Ah, yes. The Bible Belt. Five points:
1. Cultural Christianity and the Christian mind
Christianity is wildly popular in the South. It’s so popular, in fact, that it isn’t merely a religious thing: Christianity is both social and cultural. There are many benefits to this, but the downfalls are almost as numerous. I enjoyed many aspects of the Christian culture in which I grew up, but some problems must be pointed out for the sake of the gospel and out of love for the people closest to my heart.
The primary concern I have is that growing up in a largely Christian atmosphere means that challenges to defend what you believe are rare. This is certainly true of my experience. (I grew up in a church that couldn’t care less about doctrine, except for “no musical instruments” and “you must be baptized to be saved.”)
As the surrounding culture grows increasingly hostile to Christianity, it will become ever more necessary to know what we believe and why we believe it. No longer will it suffice to say simplistic things like “Christianity is not a religion; it’s a relationship with God.” We must define what we mean by these terms. What do you mean by “religion”? Who is God? What kind of relationship do we have with God? Who initiates this relationship? Who sustains it? Is it like any other relationship I might have? Why should I believe in this God?
In the dangerous world of the Bible Belt, issues like these are not taught well (if at all) by pastors, nor are they learned by Christians. Simply put, Christians who refuse to think critically about the faith will not make an impact on the world.
2. Traditions: binding and blinding
My primary concern is lack of critical thinking, and my second concern is a result of the first. The traditions we learn growing up stick with us, regardless of whether they are biblical or not. The same is true of our theology. Since Bible Belters are never really challenged theologically, we grow more and more blind to our traditions. Moreover, these traditions bind our consciences: we feel like we must do them otherwise we are bad Christians.
For example, consider Calvinism. Many people reject Calvinism without trying to gain a fair understanding of it. Tradition plays a crucial role in this. Rather than letting Scripture inform our theology, our traditions (like libertarian free will) have the final say in how we interpret the Bible. We let traditions blind and bind our hearts and minds.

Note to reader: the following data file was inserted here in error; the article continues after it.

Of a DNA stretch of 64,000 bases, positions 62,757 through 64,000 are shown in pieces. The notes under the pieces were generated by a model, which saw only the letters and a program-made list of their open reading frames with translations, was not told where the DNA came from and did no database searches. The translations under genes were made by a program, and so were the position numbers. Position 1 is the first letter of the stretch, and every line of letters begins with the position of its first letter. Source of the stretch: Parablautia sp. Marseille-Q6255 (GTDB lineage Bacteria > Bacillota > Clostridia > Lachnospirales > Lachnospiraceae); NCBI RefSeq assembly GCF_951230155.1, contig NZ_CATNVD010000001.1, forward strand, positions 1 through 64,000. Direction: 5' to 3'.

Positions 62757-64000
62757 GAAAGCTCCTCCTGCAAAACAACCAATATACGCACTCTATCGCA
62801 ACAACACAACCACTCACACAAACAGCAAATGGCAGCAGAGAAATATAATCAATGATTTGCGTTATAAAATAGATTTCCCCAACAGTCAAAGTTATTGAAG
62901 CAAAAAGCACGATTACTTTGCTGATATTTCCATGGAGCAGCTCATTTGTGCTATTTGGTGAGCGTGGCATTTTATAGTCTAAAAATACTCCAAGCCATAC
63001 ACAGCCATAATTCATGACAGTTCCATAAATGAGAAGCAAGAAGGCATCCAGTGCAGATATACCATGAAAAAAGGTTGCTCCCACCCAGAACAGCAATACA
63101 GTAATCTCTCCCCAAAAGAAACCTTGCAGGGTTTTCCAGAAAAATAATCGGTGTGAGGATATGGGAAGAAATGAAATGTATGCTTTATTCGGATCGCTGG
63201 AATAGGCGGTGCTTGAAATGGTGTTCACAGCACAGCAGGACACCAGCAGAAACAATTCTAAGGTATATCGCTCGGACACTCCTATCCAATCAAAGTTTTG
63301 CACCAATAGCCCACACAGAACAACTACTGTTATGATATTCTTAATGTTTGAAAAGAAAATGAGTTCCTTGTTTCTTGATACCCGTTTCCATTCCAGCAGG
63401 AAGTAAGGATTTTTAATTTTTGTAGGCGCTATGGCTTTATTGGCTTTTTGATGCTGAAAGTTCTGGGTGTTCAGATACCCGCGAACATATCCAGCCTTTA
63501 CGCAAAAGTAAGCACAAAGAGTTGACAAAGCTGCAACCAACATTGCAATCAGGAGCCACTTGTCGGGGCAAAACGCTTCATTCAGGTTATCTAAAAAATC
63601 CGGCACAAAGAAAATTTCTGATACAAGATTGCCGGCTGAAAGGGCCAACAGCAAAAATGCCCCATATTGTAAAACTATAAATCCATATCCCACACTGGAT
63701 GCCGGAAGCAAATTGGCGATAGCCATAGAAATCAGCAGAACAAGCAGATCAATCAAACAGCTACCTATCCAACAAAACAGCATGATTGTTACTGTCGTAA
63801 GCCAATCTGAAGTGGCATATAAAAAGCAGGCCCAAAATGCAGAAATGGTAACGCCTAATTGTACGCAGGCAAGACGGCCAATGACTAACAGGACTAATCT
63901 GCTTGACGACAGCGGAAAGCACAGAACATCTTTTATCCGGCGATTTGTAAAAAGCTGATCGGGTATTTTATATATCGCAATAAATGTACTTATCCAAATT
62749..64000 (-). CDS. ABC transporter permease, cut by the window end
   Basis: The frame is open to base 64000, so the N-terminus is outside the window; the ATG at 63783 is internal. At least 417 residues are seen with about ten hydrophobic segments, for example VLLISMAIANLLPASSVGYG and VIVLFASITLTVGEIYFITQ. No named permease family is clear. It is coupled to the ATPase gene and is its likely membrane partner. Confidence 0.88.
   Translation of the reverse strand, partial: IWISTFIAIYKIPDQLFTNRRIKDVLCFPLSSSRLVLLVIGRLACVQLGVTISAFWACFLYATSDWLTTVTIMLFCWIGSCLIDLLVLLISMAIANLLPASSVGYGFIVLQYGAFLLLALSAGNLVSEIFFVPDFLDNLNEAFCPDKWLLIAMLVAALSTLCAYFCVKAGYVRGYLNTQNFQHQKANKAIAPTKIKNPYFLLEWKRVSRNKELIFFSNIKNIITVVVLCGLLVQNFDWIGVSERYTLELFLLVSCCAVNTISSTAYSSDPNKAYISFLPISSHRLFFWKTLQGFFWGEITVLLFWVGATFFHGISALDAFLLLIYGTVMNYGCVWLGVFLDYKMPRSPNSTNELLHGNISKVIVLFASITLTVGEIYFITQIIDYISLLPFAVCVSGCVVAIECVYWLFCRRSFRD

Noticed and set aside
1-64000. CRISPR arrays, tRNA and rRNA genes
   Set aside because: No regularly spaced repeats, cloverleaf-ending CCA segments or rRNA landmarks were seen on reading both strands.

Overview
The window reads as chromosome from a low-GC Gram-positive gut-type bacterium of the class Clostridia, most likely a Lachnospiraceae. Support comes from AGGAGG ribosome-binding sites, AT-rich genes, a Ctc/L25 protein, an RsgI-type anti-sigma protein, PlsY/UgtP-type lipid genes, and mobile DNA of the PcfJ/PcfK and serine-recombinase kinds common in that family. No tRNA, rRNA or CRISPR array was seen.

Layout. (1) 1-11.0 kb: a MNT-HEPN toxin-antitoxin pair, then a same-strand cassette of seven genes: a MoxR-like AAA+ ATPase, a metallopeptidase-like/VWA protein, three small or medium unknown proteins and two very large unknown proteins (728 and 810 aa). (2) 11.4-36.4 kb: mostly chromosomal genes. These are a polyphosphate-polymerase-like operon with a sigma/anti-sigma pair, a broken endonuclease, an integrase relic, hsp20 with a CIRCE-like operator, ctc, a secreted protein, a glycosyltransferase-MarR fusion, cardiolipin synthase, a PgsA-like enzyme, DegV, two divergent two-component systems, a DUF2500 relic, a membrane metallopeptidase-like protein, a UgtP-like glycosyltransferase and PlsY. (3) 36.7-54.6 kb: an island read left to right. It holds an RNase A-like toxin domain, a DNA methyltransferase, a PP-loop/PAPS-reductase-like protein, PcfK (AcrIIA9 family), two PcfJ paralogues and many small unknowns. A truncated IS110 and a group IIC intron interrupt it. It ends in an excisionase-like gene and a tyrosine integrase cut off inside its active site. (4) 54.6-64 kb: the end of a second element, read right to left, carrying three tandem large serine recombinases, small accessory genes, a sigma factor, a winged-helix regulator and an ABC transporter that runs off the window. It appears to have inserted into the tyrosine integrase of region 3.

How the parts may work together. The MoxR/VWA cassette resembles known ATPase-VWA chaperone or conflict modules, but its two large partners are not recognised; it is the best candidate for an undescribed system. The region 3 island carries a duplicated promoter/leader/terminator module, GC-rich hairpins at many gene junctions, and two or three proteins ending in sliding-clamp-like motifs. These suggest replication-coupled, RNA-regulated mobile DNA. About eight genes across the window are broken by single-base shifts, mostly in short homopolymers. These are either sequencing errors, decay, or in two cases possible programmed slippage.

3. The slavery of works righteousness
The most pernicious tradition in the Bible Belt is “works righteousness.” While we may not say it, most of us really believe that the more we do for God, the more He loves us. Southern culture is inextricably tied to a “Pull yourself up by your bootstraps” mentality, so we think we have the ability to make ourselves right with God by the things we do for him.
Consider the popular appeal for missions: “Go out and do all you can because God needs you to do it! Without you, the purposes of God will never be fulfilled in the world!” In effect, this is a massive guilt-trip that enslaves people to a false gospel.
Now, I don’t have any problem with missions (so long as you’re not just doing it because you’re an adventurous soul who wants to leave the U.S. for a bit; that’s probably not a good reason to go). In fact, as a Calvinist I have a real basis for missions: God’s ordained ends (the salvation of his people) will be accomplished by God’s ordained means (the work of missions in proclaiming the gospel). But we must make a distinction between God needing us to do his work and God using us to do his work. In one sense, God only works to save his people through the proclamation of the gospel. So from this point of view, God needs his people to proclaim the gospel to lost sinners. But God only “needs” us in this sense because He determined to work this way. In the ultimate sense, however, God does not need anything, including us. He could just as easily have decided to work in a completely different way without us.